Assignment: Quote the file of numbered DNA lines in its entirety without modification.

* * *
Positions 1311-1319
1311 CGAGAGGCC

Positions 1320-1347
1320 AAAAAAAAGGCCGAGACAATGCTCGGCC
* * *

Positions 1311-1319
1311 CGAGAGGCC

Positions 1320-1347
1320 AAAAAAAAGGCCGAGACAATGCTCGGCC